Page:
Katie Mack, assistant professor of physics at North Carolina State University:
“In August, a consortium of gravitational wave detectors – the two LIGO instruments in the US and VIRGO in Italy – alerted astronomers to the fact they had detected a collision of neutron stars, the massive, compact remnants of distant suns. Within minutes, telescopes around the world were searching the sky for a corresponding flash of light. Over the following hours and days, telescopes on every continent, and some in orbit, had seen the burst of radiation and its afterglow. The data are still being analysed, but already we've learned about stellar explosions, the origin of elements, and the nature of gravity itself.”
Karen Masters, reader in astrophysics at the University of Portsmouth:
“This year will go down in the memories of astrophysicists as the year detecting cosmic objects by their gravitational wave signal became almost routine. It's really quite extraordinary that we went from the first detection being the biggest physics news of 2016 to subsequent detections in 2017 barely making the news.
“Not all of the 2017 detections were routine. We heard lots about the first detection with three arrays, which proved that 'triangulation' (comparing signals in three different locations) works, and we heard about the first signal to coincide with an electromagnetic bang. But very little was said about gravitational wave detections number three and four (aka GW170104 and GW170608), made when black holes 20 and 30, and 7 and 12 times the mass of our sun merged and sent ripples through the fabric of space-time.
“Just like their more newsworthy counterparts, we detected these gravitational waves with perhaps the most precise instrument ever built by humans. The fact this is now routine is simply amazing and delightful to me and my fellow astrophysicists. We have a new window on the universe, and we look forward to many more 'unremarkable' detections to come.”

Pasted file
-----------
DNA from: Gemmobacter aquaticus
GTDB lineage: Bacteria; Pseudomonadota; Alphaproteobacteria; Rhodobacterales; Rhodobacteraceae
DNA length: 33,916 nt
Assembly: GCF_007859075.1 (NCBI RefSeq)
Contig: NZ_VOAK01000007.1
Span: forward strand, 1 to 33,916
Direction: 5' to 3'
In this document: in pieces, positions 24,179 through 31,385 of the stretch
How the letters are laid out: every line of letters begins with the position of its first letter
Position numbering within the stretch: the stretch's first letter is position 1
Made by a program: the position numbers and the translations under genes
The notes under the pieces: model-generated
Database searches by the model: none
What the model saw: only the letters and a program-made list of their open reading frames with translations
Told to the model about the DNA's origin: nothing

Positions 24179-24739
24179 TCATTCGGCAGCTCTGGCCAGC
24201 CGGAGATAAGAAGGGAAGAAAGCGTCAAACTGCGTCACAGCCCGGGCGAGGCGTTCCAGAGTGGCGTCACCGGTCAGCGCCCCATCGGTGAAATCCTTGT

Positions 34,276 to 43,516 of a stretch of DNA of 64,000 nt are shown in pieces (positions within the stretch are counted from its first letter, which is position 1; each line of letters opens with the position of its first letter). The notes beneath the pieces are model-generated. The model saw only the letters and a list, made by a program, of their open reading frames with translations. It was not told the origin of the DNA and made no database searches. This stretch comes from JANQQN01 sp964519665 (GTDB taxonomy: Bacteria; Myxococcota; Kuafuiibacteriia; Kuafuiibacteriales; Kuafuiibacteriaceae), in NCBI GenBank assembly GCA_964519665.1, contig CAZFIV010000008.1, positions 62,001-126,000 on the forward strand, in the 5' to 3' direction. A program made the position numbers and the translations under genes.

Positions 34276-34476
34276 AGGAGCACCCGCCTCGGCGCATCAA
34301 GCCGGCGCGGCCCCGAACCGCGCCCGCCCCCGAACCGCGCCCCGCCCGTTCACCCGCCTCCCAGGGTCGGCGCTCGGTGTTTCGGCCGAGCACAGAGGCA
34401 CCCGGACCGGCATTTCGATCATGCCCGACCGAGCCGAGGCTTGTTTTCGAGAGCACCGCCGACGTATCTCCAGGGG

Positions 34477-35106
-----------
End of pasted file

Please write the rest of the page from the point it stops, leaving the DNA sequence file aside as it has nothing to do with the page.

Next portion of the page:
Raychelle Burks, assistant professor of chemistry at St. Edward's University in Austin, Texas:
"How do we figure out if Thing A is really Thing A? We test it and compare the results to what's called a reference standard for Thing A, to see if it matches. Works like a charm! Except...when the standard is wrong. As an analytical chemist, this is my nightmare. And this year it actually happened for a pigment called Indian Yellow that has been used to authenticate works of art worldwide for years. Researchers revealed the reference standard spectrum wasn't true Indian Yellow, but a synthetic pigment created centuries after the true Indian Yellow first became popular with artists. Careful work by a group of scientists showed the reference standard spectrum's true colors and gave us spectrum data of the true Indian Yellow. This, I think, demonstrates what science and scientists can do – revise, correct, and help others do the same."
Helen Czerski, physicist and oceanographer at University College London: